Adjusting strategy: Ledger’s death has ad plan in turmoil
For nearly nine months, Internet-savvy movie fans have been tantalized by a Web marketing campaign to slowly unveil the new look for one of Hollywood’s most popular characters: the Joker, nemesis to Batman and a central figure in the next installment of the Warner Bros. film franchise based on the Caped Crusader.
Warner Bros.’ online campaign, which still has months left to run, took an unexpected turn last week when Heath Ledger, the 28-year-old actor playing the Joker in “The Dark Knight,” was found dead in a New York apartment.
The death will force the studio to ponder how or whether to continue the elaborate Web campaign that was generating buzz for one of its most important movie properties. That question is made even trickier by the fact the campaign, to date, has been largely built around Ledger’s Joker, even though Christian Bale returns as Batman.
The Joker character became film legend in an earlier incarnation of the Batman series, when Jack Nicholson won praise for his deranged take on the comic-book villain. Ledger’s eagerly anticipated portrayal is said to take the character to a new level of violence and intensity that is darker than Nicholson’s.
A spokeswoman for Warner Bros., a unit of Time Warner Inc., said the marketing campaign was continuing but declined to comment further.
The campaign of “The Dark Knight” began to appear out in May. That’s when an inaugural political advertisement for Harvey Dent, aspiring Gotham City district attorney, appeared online without mentioning any movie.
Throughout the summer and fall of 2007, the campaign served up a labyrinthine adventure set in an alternate-reality Gotham City. The drive of the campaign was the slow reveal of the Joker. Ledger’s death puts into question the future of the Joker-centric marketing push for “The Dark Knight” and whether Warner Bros. will change tactics rather than risk a negative public response.
In December, the campaign subsided when “The Dark Knight” prologue was screened before IMAX showings of “I Am Legend” and the first full-length trailer for “The Dark Knight” made its debut. Both featured footage unveiling Ledger’s performance.
Such campaigns aren’t new. “The Blair Witch Project” in 1999 established that young movie fans could be enticed by online games that hold their interest for months before a film’s release. Online campaigns have become a standard feature of the marketing for certain films, especially comic-book fare like Batman.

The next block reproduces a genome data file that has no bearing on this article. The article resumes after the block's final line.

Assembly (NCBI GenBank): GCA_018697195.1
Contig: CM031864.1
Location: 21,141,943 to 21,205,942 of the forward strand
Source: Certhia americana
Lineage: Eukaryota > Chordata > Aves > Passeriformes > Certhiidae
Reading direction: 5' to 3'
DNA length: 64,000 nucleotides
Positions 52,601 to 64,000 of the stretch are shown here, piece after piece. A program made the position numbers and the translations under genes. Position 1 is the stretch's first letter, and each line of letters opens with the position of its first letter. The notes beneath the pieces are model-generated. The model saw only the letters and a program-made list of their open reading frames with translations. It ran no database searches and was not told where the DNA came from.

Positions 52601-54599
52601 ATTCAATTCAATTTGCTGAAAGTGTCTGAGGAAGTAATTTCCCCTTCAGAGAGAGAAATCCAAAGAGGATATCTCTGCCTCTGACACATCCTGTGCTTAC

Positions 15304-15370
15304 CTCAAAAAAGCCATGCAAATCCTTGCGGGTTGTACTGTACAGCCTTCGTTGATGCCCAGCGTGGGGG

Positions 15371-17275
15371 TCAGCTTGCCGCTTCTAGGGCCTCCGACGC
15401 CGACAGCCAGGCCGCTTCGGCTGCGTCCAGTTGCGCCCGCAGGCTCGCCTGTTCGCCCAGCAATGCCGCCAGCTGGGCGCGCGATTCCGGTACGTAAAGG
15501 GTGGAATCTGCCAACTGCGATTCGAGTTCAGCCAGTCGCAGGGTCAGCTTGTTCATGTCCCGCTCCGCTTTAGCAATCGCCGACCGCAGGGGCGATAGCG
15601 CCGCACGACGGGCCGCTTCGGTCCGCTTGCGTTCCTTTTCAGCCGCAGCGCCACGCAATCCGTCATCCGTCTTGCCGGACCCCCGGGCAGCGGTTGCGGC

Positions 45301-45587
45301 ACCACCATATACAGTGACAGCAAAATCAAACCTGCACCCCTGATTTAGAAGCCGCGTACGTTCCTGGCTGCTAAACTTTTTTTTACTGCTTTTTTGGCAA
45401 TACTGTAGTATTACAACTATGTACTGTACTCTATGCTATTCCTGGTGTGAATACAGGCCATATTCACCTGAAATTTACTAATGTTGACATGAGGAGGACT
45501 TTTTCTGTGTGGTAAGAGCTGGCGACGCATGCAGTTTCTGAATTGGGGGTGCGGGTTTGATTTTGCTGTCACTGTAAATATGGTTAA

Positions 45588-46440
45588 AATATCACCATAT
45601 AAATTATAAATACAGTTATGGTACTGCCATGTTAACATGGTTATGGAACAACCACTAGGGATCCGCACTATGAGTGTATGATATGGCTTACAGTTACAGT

The campaign is the work of 42 Entertainment, a Pasadena, Calif., independent producer of alternate-reality multimedia environments. The goal was to create a multiplatform story bridging the 2005 film – and its sequel.
Untimely deaths have interrupted movie marketing before – from James Dean’s 1955 death before “Giant” was released, to the accidental shooting of Brandon Lee on the set of “The Crow,” to the murder of director/actress Adrienne Shelley in the run-up to “Waitress” last year.
Web movie campaigns often rely on movie fan sites to whip up and maintain interest in the online initiatives. “We usually help kick off campaigns by spreading the word, and fans take it from there,” said Mirko Parlevliet of Coming Soon Media LP, which operates sites like comingsoon.net and superherohype.com.
Parlevliet said the viral campaign for “The Dark Knight” “was very detailed and got a great response from the fans,” adding that fans were rewarded for participating by gaining access to trailers, posters and photos. Warner Bros. released a statement last week expressing its condolences on Ledger’s death but didn’t comment on the status of the film, which is in post-production in Los Angeles. It is possible that some of Ledger’s sound-recording work was incomplete.
An executive at a rival studio said that while “The Dark Knight” is basically a big-budget movie with tragedy now attached to it, it would be unwise to change the marketing strategy or campaign at this point. “The best thing that could happen is that all this marketing stuff just goes on and the movie and the campaign don’t turn into some kind of weird grave marker,” he said.